Medicaid HMOs—National and regional managed care organizations that focus principally on providing health care services to Medicaid beneficiaries, many of which operate in only one city or state.

 

   

Prepaid Health Plans—Health plans that provide less comprehensive services on an at-risk basis or that provide benefit packages on a non-risk basis.

 

   

Primary Care Case Management Programs—Programs established by the states through contracts with primary care providers to provide primary care services to Medicaid beneficiaries, as well as to provide limited oversight of other services.

We will continue to face varying levels of competition. Health care reform proposals may cause organizations to enter or exit the market for government sponsored health programs. However, the licensing requirements and bidding and contracting procedures in some states may present partial barriers to entry into our industry.

We compete for government contracts, renewals of those government contracts, members, and providers. State agencies consider many factors in awarding contracts to health plans. Among such factors are the health plan’s provider network, medical management, degree of member satisfaction, timeliness of claims payment, and financial resources. Potential members typically choose a health plan based on a specific provider being a part of the network, the quality of care and services available, accessibility of services, and reputation or name

 

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recognition of the health plan. We believe factors that providers consider in deciding whether to contract with a health plan include potential member volume, payment methods, timeliness and accuracy of claims payment, and administrative service capabilities.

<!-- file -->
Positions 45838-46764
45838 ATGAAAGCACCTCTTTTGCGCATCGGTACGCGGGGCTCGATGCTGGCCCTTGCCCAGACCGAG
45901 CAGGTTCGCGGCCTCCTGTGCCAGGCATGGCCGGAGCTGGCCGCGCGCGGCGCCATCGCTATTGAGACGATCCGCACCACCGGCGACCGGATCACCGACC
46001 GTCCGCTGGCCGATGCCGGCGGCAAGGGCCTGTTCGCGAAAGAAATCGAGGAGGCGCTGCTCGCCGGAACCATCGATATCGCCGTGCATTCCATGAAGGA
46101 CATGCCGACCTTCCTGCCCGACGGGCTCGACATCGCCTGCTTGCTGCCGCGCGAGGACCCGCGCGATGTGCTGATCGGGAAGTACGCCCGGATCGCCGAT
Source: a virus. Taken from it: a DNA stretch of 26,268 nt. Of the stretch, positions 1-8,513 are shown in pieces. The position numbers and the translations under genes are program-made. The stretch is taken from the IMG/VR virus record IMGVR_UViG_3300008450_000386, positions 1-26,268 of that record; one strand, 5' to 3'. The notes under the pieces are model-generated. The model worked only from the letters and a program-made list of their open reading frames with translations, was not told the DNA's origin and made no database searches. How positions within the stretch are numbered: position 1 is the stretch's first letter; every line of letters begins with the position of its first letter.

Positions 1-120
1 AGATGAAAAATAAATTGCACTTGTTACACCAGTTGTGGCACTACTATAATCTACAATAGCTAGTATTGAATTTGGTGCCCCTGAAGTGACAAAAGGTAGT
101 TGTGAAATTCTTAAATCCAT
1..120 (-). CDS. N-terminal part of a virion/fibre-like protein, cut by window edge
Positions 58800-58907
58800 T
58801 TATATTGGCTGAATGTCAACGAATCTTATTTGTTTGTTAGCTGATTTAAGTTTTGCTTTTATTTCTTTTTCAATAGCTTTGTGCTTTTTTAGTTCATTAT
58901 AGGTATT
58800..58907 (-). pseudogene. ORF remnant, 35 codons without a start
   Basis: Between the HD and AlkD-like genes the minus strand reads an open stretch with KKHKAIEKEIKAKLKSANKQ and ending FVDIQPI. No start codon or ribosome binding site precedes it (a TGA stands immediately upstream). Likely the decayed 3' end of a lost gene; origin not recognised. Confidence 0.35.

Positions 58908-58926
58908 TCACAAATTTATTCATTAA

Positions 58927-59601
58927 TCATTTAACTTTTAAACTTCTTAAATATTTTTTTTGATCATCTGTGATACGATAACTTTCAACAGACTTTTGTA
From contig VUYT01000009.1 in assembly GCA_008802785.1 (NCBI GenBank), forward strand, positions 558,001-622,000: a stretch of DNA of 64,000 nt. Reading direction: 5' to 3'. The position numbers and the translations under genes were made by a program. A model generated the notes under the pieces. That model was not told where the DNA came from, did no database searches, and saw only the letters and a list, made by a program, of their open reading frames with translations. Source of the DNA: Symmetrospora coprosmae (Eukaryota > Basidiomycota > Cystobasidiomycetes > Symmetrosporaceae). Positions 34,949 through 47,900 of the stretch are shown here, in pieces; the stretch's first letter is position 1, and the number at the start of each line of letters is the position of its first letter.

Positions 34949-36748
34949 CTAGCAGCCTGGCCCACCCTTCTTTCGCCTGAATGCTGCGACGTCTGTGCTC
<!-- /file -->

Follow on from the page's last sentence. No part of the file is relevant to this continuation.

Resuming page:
Regulation

Our health plans are regulated by both state and federal government agencies. Regulation of managed care products and health care services is an evolving area of law that varies from jurisdiction to jurisdiction. Regulatory agencies generally have discretion to issue regulations and interpret and enforce laws and rules. Changes in applicable laws and rules occur frequently.

In order to operate a health plan in a given state we must apply for and obtain a certificate of authority or license from that state. Our seven operating health plans are licensed to operate as HMOs in each of California, Michigan, New Mexico, Ohio, Utah, Washington, and Texas. In those states we are regulated by the agency with responsibility for the oversight of HMOs which, in most cases, is the state department of insurance. In California, however, the agency with responsibility for the oversight of HMOs is the Department of Managed Health Care. Licensing requirements are the same for us as they are for health plans serving commercial or Medicare members. We must demonstrate that our provider network is adequate, that our quality and utilization management processes comply with state requirements, and that we have adequate procedures in place for responding to member and provider complaints and grievances. We must also demonstrate that we can meet requirements for the timely processing of provider claims, and that we can collect and analyze the information needed to manage our quality improvement activities. In addition, we must prove that we have the financial resources necessary to pay our anticipated medical care expenses and the infrastructure needed to account for our costs.